Kathy Cavallaro is a versatile photographer who is at home with landscapes, cityscapes, wildlife, digital enhanced images and the list goes on with her accomplishments. Better yet Kathy shares her experience and the wonder of her images regularly on Nikonians. It is clear that she enjoys taking on new forms of photography and working until she has achieved a high level of mastery.
“I’m originally from the Philadelphia area of Pennsylvania, and have lived in Colorado, Nebraska, and Indiana. I’m currently back home in rural Bucks County, PA. with my husband of 40 years. I purchased my first camera, a D70s, about 11 years ago. In addition to learning from the folks at Nikonians, I’ve taken many photography courses online, in the classroom and in the field.
Bucks County is a beautiful area rich in history, natural beauty and an abundance of old barns and farmhouses. Bucks County is also close to the urban areas of Philadelphia, New York, and the New Jersey coast. That provides me with a wide variety of subjects to shoot.
I enjoy cycling along the Delaware Canal, there’s a scenic trail of about 60 miles that runs along the river and canal. This offers a lot of opportunity to photograph nature, flowers, covered bridges, and the quaint towns along the river.
I also enjoy long-exposure photography. Some of my favorite subjects are landscapes, especially in the early morning and cityscapes during the blue hour. I typically use a low ISO to lengthen the exposure time. There’s something about the quality of light and the movement with long exposures. I always use my tripod when shooting during low light. It slows me down, allowing me to put more thought into the composition and, of course, helps with getting the image sharp.
Another passion of mine is macro photography. The delicate beauty and detail of a flower is magic, the same can be said of butterflies, and certain insects. I find it’s equally interesting to use a shallow depth of field for a beautiful blur, or focus stack images to render the subject in complete focus.
I also enjoy Infrared photography. I was intrigued with the images I saw online. I got started using an infrared filter, an inexpensive way to try infrared. I soon became hooked and had a D200 converted with a super color filter (590nm filter). Taking an online course was invaluable in learning how to shoot and post-process these images. I’ll shoot infrared in midday light, during the times not conducive to regular photography. It’s a great way to fit more photography into a day, and another way to work an interesting subject.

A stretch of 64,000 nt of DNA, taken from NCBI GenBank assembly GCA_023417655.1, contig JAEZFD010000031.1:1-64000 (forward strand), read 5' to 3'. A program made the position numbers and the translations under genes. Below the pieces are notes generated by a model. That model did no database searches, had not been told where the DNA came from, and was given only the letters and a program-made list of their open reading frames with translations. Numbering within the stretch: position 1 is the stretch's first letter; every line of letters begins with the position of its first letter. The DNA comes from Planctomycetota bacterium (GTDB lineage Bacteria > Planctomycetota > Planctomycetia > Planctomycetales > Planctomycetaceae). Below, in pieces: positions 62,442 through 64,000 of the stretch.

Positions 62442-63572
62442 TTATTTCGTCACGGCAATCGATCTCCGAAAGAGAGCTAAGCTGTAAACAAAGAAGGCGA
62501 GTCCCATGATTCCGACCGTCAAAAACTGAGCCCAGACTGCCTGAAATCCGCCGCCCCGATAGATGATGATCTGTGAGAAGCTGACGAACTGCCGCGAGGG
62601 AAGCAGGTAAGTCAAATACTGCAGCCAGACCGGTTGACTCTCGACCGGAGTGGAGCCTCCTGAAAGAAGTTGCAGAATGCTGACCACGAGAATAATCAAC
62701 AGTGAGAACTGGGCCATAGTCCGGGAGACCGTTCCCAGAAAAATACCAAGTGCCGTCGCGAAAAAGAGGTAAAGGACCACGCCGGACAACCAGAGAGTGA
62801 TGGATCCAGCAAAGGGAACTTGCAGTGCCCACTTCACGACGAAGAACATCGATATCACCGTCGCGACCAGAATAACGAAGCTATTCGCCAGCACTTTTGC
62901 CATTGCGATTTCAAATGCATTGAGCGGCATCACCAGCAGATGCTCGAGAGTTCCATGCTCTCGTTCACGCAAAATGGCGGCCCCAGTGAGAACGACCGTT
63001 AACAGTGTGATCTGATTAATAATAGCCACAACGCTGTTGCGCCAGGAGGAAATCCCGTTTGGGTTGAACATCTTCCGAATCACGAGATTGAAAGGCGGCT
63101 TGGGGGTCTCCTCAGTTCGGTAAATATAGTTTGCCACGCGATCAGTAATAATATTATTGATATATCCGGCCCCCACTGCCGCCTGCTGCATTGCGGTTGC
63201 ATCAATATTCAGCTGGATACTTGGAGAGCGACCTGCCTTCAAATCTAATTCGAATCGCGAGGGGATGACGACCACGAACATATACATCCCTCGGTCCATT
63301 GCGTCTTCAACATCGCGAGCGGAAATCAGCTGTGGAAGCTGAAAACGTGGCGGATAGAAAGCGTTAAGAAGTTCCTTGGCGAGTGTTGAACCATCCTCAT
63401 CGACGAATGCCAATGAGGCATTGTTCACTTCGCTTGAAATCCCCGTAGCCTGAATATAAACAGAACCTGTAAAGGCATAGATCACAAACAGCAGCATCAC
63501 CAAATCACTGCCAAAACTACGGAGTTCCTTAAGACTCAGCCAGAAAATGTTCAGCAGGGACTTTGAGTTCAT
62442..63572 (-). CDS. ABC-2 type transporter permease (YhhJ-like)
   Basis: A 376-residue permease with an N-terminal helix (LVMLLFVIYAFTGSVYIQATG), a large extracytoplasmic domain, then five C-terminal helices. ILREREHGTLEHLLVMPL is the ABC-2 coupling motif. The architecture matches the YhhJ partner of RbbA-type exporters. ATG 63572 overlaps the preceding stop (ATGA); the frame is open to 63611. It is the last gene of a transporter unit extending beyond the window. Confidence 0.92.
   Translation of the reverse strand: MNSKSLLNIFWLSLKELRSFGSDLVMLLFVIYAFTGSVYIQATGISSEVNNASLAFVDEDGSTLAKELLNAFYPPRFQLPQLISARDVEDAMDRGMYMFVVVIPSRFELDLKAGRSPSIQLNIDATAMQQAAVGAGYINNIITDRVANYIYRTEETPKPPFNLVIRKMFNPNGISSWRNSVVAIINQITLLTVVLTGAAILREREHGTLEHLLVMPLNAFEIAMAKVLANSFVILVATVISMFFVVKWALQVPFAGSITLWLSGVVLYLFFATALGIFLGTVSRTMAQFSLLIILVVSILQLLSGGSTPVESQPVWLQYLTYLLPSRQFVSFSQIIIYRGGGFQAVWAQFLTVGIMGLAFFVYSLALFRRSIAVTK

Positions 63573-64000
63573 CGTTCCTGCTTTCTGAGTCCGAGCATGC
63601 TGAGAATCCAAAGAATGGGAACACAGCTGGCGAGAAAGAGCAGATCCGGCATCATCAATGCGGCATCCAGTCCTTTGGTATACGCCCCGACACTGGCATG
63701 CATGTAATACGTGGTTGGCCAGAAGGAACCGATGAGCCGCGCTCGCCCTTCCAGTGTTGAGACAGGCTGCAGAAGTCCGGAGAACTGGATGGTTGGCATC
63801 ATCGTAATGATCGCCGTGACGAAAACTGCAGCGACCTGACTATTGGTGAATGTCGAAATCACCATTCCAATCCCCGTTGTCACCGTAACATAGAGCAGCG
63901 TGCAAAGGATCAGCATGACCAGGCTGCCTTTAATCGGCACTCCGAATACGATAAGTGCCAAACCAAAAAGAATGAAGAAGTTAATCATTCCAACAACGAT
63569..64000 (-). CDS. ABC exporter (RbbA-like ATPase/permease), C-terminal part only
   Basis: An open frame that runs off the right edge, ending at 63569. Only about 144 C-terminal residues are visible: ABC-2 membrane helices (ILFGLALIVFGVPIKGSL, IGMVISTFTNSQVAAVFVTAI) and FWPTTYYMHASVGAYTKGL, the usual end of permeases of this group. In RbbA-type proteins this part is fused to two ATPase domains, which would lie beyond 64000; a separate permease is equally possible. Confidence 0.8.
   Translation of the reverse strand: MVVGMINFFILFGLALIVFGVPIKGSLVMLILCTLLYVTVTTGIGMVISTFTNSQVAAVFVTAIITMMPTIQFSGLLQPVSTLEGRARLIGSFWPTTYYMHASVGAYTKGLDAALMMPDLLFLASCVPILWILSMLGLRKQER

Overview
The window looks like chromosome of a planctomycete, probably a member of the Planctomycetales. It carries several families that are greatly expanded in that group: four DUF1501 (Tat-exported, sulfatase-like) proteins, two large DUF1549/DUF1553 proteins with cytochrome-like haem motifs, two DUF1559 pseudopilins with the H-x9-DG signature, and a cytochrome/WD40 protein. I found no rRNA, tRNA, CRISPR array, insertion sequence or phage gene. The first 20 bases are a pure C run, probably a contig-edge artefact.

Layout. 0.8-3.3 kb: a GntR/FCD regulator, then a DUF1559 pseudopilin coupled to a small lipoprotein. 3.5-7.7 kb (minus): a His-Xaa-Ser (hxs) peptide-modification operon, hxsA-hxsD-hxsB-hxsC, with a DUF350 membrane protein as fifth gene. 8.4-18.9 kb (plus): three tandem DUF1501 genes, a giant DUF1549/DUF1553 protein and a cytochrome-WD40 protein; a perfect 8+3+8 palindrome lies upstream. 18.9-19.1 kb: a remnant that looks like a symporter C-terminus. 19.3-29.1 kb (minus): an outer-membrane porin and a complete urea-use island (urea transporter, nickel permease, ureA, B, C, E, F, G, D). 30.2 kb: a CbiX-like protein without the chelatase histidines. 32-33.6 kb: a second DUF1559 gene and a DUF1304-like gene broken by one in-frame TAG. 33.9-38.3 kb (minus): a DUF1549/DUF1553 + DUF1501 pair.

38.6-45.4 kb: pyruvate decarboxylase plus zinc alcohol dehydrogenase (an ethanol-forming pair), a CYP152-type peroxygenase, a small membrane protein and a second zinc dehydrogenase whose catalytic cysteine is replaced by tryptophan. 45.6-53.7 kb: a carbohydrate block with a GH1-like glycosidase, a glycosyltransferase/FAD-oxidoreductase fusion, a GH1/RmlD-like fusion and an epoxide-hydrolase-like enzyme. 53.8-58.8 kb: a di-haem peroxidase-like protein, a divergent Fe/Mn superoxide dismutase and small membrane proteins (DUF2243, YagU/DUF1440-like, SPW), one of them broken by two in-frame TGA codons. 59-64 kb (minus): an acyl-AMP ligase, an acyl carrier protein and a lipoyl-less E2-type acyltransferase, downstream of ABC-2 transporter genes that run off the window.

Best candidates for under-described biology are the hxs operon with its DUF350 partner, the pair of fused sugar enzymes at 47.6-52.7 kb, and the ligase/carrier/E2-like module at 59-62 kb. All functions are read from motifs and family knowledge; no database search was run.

Another favorite photographic pastime is processing images. I enjoy spending hours in front of my computer blending, and adjusting a good image. Shooting with the D700, I find the dynamic range a little limiting. Because of that I’ll often bracket exposures and blend images manually in Photoshop. If I use Photomatix, I’ll finish the image in Photoshop, sometimes blending parts of the original image back into the HDR file. I also enjoy using several of the Topaz programs again making the final edits in Photoshop. I’m not a fan of one button processing, and usually vary the opacity of the filters to attain a more realistic image.
I found Nikonians through a friend. I immediately found the community to be nurturing with a wealth of knowledge. I’ve gained many friendships over the years.
Nikonians is a valuable place to test what works and what doesn’t. Many times members have pointed out things that I didn’t notice in an image. I’ve also found value in reading critiques on other member’s posts. Early on that was an area that helped me the most. Reading the critiques helped me learn to look at my images with a critical eye. Another value I find on Nikonians is members’ willingness to share their knowledge of equipment and offer technical advice.
For me, I think practice has been the best way to improve my shooting skills and photographic vision. Many times, I’ll download an image and realize if I had only moved and shot at a different angle the image would have much more impact. Also, practice has taught me to appreciate the quality of light. If I find a good subject and it’s an area I can visit again, I’ll go back a few times until the light and clouds are what I envisioned for the scene. Once the techniques and mechanics of making images (including post-processing) became second nature through practice, I found I could focus on my artistic vision and attempt to create the image I saw in my mind’s eye.
I’ve found there’s something to be gained from every shoot, whether I end up with any keepers or not.
A most memorable experience for me was when I shot the Roosevelt Bridge in Stuart, Florida. It’s a dynamic structure and, as it turned out, even more so at night. I shot images during the day and the blue hour, which had beautiful light, but when the sky turned black there was a striking contrast between the dark sky and the red and yellow lights of the bridge. I was excited when I viewed the images on the camera’s LCD screen and knew I captured the dynamic scene I wanted.”
It is a pleasure, Kathy, to hear from you and to benefit from the breadth of your knowledge in capturing such dynamic images. What you have shared is only a glimpse into your life as a photographer as we have seen the spectrum of images that you have shared on Nikonians with various lenses, settings, subjects and techniques. Thanks for the motivation to delve deeper into the world of photography.
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